If there were no requirement that a claim of genericide relate to a particular type of good, then a mark like IVORY, which is “arbitrary as applied to soap,” could be cancelled outright because it is “generic when used to describe a product made from the tusks of elephants.” This is not how trademark law operates: Trademark law recognizes that  a term may be unprotectable with regard to one type of good, and protectable with regard to another type of good.

Second, although Elliot presented evidence that the mark GOOGLE is used as a verb among the general public, the court held that “verb use does not automatically constitute generic use.”  The court held that even if the general public uses the word “google” as a verb, it is only a generic use if the public is referring to an internet search generally.  If the general public uses the word “google” primarily to identify a search on the Google search engine, the GOOGLE mark still serves a source-identifying function and its use as a verb is not generic.  The court also set forth a “discriminate” / “indiscriminate” distinction to evaluate verb usage of trademarks, stating that “an internet user might use the verb “google” in an indiscriminate sense, with no particular search engine in mind; or in a discriminate sense, with the Google search engine in mind.”   The court explained that much of Elliot’s admissible evidence were only examples of verb usage–which is not automatically generic use–without showing whether that verb use was discriminate or indiscriminate.  For example:

Elliott purports to offer an example of generic use by T-Pain, a popular rap music artist. But we will not assume that T-Pain is using the word “google” in a generic sense simply because he tells listeners to “google [his] name.” T-Pain, Bottlez, on rEVOLVEr (RCA Records 2011). Without further evidence regarding T-Pain’s inner thought process, we cannot tell whether he is using “google” in a discriminate or indiscriminate sense. In this way, many of Elliott’s admissible examples do not even support the favorable inference that a majority of the relevant public uses the verb “google” in a generic sense.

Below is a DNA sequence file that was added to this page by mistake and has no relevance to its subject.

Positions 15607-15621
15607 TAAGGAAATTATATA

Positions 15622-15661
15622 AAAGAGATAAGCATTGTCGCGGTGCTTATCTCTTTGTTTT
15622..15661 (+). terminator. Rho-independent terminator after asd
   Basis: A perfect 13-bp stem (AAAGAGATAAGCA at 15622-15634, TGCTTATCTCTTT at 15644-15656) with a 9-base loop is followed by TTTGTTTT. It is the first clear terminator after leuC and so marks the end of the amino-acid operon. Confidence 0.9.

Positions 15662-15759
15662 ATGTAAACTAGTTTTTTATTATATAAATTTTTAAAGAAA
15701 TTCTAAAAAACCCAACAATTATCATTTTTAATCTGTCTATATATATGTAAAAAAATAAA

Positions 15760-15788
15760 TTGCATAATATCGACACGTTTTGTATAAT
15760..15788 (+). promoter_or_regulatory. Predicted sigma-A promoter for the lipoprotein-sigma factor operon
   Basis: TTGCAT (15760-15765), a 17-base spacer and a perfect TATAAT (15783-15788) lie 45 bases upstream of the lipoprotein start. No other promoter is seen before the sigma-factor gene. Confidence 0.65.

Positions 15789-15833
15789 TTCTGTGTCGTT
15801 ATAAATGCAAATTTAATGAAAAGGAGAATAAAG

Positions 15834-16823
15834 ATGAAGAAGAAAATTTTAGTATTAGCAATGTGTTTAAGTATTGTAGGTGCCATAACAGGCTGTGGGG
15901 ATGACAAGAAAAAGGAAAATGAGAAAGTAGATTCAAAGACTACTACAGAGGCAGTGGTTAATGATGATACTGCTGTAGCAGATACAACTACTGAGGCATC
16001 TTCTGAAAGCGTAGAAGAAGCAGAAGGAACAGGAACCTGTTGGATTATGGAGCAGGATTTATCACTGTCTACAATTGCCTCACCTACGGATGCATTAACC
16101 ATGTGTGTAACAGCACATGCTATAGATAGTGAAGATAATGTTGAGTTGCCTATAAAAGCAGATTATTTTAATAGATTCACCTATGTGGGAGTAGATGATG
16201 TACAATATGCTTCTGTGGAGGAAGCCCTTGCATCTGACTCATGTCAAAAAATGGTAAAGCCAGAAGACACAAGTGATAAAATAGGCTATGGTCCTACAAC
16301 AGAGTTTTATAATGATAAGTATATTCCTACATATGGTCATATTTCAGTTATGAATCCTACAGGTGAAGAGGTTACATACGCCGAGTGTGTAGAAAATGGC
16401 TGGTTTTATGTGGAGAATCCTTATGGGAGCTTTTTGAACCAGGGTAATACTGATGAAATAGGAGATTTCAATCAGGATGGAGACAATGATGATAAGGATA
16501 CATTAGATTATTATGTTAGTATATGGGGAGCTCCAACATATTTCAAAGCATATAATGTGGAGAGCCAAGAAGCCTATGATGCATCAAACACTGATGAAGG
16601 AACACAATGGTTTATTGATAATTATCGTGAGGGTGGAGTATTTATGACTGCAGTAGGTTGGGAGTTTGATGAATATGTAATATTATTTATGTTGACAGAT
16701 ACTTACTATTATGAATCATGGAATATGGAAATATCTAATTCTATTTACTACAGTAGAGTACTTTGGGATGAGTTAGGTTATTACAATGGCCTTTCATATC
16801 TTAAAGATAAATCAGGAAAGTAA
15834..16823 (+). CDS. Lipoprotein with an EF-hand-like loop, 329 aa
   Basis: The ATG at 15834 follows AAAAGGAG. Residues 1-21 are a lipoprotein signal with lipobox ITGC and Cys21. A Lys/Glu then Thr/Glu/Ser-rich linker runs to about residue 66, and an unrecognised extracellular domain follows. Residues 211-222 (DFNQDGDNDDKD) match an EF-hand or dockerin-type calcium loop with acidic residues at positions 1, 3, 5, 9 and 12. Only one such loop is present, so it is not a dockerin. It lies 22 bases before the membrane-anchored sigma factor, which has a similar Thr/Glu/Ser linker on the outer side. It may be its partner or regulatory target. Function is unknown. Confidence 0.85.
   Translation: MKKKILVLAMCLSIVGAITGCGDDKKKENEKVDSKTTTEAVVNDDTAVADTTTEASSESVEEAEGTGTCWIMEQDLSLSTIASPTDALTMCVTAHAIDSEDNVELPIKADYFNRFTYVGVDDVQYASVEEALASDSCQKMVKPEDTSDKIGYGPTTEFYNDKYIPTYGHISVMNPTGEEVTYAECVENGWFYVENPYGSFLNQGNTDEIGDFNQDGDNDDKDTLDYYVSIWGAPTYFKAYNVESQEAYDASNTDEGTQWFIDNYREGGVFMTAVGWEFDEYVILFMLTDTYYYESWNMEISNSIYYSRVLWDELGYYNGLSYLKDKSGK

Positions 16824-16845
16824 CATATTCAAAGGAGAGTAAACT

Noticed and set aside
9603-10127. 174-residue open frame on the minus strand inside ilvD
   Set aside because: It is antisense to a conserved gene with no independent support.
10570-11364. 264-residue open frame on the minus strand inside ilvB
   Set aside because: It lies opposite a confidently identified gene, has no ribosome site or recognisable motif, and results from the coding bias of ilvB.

The court also tied in an oft-used Kleenex example to further emphasize that the type of semantic usage of a mark by the public is not dispositive of genericness:

We acknowledge that if a trademark is used as an adjective, it will typically be easier to prove that the trademark is performing a source-identifying function. If a speaker asks for “a Kleenex tissue,” it is quite clear that the speaker has a particular brand in mind. But we will not assume that a speaker has no brand in mind simply because he or she uses the trademark as a noun and asks for “a Kleenex.” Instead, the party bearing the burden of proof must offer evidence to support a finding of generic use.

What do you think about this decision?  Google, Inc., is likely celebrating a big win for its GOOGLE mark–one of the most valuable marks in the world.  It’s also a helpful decision for many famous brand owners, who, as an ironic consequence of their own success and ubiquitous use by the public, are also put at risk by genericness challenges (e.g., Kleenex® facial tissues, Band-Aid® adhesive bandages, Xerox® photocopiers, etc.).